I’m not even asserting that all movies should have characters I like, or empathize with. Take last year’s Woody Allen flick, Blue Jasmine, for instance. While the main character is more extroverted than the one in Her, they are in many ways two sides of the same coin, and Blue Jasmine is very clear in that it actively doesn’t really care if you like, or sympathize with it’s main protagonist. In this film, Her, it actively wants you to like and identify with it’s main protagonist, often going out of it’s way to show you how kind and sensitive he is. As a character, he’s kind of an empty vessel that is ripe for filling with ones’ self.
The protagonists emotional journey is pretty straightforward; he is a man that has to learn to engage in the before mention “expressions of love,” and that truly loving someone is accepting them for who they are, and not who you want or need them to be. The operating system, Samantha, is the entity that helps him come to this conclusion, as when she first gains consciousness she exists only to cater to him, but through her AI programming is able to learn, and in essence grow, so, she ends up changing and then becoming kind of a narcissist herself. Which makes sense, because she was programmed to be that way. So, I guess the movie kind of infers that we are like programs that are slaves to our nature, rather than living breathing things that can proactively change our sense of self.
Her is a film that’s made for a very specific sub-group of people. Namely, white, middle aged singles, that exist in the emotional mind set of teenagers. I’m not even going to bother getting into the classicist overtones that the film puts off, as it’s characters are obviously pretty well off in all other permutations of their lives. It strives to be a tender story about human nature, but it ends up being alienating because of it’s singular point of view. I really don’t understand the amount of praise heaped on this thing. I mean, I understand that this film isn’t aimed at me, and those that it is aimed at will and have loved it, but there are so many problems, from a completely objective perspective, in terms of story and two dimensional characterizations, that I don’t get the broad embrace of the picture. I don’t know, maybe it’s just me. In fairness, maybe my perspective of the world blinded me to the “subtle glory” of the flick, or something. I’ll probably watch it again, and if my opinion changes significantly I’ll probably write something else about it. Like I said, I got the message of the movie, agreed with it, but the presentation and execution I found troubling.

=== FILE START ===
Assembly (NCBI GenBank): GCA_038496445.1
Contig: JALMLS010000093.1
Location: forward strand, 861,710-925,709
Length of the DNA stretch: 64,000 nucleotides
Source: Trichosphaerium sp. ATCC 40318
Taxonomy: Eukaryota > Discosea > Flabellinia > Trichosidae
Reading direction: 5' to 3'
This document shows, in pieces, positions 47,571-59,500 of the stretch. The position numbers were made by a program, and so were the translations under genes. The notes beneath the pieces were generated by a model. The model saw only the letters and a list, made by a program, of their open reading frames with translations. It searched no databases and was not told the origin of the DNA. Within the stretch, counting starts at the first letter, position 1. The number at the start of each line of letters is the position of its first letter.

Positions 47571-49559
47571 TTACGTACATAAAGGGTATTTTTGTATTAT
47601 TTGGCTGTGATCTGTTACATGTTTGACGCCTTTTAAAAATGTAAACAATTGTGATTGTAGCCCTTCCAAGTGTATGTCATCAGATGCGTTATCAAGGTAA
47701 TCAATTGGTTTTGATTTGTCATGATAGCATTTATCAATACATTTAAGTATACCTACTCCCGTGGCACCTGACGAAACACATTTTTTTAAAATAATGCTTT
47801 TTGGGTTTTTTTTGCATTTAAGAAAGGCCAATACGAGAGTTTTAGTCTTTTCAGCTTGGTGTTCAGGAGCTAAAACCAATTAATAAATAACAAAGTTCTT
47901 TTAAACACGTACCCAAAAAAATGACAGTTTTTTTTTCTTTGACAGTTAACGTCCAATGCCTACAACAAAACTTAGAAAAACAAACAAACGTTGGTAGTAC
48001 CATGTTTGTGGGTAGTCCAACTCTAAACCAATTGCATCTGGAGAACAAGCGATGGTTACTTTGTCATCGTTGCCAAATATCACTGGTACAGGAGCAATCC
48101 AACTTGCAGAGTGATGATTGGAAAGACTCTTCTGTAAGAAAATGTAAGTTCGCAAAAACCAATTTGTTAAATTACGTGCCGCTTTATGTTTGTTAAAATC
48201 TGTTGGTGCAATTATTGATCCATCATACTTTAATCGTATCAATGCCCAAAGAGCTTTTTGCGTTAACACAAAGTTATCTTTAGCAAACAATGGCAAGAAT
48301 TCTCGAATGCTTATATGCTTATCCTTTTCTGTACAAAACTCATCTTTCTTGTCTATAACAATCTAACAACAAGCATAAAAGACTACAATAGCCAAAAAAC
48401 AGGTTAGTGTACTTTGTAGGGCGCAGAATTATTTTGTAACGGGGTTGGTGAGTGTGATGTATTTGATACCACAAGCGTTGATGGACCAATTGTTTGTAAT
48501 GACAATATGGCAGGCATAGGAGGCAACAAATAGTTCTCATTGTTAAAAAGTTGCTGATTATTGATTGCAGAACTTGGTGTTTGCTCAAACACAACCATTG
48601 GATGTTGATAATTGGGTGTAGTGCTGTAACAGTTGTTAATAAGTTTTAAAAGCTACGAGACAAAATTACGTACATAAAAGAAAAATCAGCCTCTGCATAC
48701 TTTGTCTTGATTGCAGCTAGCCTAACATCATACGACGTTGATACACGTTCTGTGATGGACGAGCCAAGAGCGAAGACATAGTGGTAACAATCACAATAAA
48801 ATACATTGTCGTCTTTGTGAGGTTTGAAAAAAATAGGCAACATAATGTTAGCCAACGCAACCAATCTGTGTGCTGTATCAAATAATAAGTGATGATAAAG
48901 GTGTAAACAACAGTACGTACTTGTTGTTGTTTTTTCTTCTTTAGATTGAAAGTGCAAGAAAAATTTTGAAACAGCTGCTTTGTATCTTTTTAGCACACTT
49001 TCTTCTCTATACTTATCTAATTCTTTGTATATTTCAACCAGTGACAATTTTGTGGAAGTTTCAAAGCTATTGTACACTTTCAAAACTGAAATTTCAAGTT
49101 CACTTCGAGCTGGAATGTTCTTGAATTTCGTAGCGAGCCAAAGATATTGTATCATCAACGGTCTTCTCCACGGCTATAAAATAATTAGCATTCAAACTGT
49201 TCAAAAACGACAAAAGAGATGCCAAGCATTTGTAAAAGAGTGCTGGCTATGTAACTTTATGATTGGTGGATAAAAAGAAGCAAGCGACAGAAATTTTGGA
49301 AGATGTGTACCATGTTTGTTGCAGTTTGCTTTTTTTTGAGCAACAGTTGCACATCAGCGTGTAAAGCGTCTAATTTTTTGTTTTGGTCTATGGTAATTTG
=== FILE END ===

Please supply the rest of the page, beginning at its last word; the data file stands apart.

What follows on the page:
Listen, I’m a fan of Spike Jonze, but, to be harsh, he has his head way up his own ass in this one. Which is fine, I guess, but it just wasn’t for me. He is a great director that can ground fantastical stories with his humanistic touches, but when that’s all there is it becomes almost a parody of itself. This being the first film that he’s solely written, it makes me think that maybe his strengths are in the interpretation department, and not so much the biographical one.